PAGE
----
What can concerned athletes, scientists, artists, or creatives do in the face of global challenges?

We all have a voice, and some of us have platforms to amplify those voices to a broader audience on our blogs and social media channels. The more we can invest our human capital into the many challenges we face collectively around the globe, we can start to make some real change.

Still, it begins with us all as individuals. We have to find ways to get involved with those causes at the local and national levels. The local efforts help you see the immediate impact you can make in your own community. The global efforts help to remind you that we’re all in this thing together.

Can you tell us a bit about your passions beyond “work”?

I’ve always been a creative type, so I’m always trying to create. Ideally, I’m on a hike in the woods, hanging with the birds. However, birding is my happy place, so I do my best to get out as much as I can. Luckily, my kids like to go birding with me too, so it’s something I can share with my family. If we’re not birding, they love fishing, swimming, or taking our goldendoodle Teddy P. to the dog park.

Anyone that follows the @Wiscobirder on Instagram knows that I love music, and music is a big part of my life when I’m not in the office. I own a recording studio (Warm Glow Studios) in my hometown, where we help musicians create industry-quality works of art. Lately, I’ve been working on a new project of my own, so I’m excited about that as well.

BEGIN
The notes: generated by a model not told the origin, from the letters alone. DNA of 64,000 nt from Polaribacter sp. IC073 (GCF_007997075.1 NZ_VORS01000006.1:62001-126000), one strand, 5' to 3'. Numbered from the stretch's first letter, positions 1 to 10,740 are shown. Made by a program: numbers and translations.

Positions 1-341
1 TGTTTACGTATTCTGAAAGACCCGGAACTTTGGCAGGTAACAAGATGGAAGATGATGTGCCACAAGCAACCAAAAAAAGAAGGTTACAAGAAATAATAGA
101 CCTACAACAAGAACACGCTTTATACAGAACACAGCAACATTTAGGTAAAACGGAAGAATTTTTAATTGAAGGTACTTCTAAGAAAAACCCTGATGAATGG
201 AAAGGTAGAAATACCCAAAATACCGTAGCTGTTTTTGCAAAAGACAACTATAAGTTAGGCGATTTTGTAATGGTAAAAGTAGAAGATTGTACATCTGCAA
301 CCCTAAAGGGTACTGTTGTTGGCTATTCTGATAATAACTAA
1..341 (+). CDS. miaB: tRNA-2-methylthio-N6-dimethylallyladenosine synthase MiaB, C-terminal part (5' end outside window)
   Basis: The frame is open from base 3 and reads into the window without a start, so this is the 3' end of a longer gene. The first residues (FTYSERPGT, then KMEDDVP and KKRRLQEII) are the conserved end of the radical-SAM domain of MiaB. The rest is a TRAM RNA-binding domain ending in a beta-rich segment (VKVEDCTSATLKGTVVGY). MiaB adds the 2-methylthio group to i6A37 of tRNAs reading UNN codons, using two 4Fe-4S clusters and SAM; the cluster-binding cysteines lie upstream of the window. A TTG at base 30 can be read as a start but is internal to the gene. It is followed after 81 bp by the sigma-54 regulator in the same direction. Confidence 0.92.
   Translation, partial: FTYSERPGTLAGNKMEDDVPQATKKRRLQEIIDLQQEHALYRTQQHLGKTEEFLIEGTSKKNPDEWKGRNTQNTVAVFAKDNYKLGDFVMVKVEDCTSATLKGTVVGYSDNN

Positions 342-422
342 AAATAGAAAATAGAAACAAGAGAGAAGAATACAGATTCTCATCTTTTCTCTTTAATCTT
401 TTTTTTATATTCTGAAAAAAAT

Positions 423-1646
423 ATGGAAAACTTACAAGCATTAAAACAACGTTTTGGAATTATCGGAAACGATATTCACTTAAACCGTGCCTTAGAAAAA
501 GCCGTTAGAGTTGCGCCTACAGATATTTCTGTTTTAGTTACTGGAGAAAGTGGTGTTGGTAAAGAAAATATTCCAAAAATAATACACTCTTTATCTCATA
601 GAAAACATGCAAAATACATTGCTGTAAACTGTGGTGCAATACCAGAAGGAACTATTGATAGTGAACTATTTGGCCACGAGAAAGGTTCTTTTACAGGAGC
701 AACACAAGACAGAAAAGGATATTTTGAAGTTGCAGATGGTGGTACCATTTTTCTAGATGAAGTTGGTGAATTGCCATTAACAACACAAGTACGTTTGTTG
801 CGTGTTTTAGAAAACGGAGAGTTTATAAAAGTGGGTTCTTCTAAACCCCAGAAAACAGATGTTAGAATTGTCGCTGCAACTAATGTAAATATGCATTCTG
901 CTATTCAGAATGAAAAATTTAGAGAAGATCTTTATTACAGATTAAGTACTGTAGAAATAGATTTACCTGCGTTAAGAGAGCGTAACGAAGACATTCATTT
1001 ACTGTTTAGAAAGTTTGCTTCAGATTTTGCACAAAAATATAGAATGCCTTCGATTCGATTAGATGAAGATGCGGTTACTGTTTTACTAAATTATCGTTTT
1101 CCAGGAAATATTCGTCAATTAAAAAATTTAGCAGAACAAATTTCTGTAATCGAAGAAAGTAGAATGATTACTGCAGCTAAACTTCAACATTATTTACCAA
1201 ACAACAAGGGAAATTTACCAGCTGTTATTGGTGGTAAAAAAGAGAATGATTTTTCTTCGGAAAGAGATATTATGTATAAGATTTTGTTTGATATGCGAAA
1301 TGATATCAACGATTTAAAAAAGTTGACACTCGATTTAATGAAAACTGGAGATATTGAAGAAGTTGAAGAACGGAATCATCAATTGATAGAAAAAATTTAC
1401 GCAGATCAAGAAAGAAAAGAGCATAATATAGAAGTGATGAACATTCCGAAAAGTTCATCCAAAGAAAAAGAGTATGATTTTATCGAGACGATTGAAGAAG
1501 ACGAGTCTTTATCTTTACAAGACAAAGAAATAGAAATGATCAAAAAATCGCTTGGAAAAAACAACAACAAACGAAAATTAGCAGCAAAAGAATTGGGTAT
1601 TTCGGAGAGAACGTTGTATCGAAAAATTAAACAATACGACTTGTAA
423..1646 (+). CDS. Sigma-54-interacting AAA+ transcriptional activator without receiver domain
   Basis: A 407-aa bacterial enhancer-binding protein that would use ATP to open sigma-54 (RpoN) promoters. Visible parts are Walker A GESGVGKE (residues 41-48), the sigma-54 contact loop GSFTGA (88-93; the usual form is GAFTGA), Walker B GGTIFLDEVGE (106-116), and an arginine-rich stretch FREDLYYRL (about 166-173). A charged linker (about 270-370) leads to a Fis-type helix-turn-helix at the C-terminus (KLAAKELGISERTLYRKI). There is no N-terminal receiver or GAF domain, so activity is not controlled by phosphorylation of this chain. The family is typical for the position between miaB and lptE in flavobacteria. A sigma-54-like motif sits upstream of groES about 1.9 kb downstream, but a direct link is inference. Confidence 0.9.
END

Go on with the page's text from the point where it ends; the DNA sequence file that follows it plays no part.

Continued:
One of my favorite music memories was using hip-hop music to help teach science to middle school kids. We broke the kids up into groups, and local artists, including myself, helped them create songs they performed in front of the entire school with their friends and loved ones in the stands.

How do you give back to your community or to the underserved?

I sit on the board of a local non-profit called Rubin for Kids. Our mission is to serve underrepresented scholars at every level of their learning, meeting some of their most basic needs through small achievement awards and scholarships. For example, some kids may need a pair of shoes to start the new school year or help covering their athletic fees so they can play a sport they love.

Since March, most nominations are for basic necessities such as school supplies, internet bills, eviction prevention, desks, laptops, food, personal hygiene, and clothing. We awarded 362 awards for a total of $47,727, with 162 of those awards ($18,466) being COVID-19 related. We also awarded 62 scholarships, the most for the organization to date to first-generation high school seniors to help cover their tuition costs at the local community college.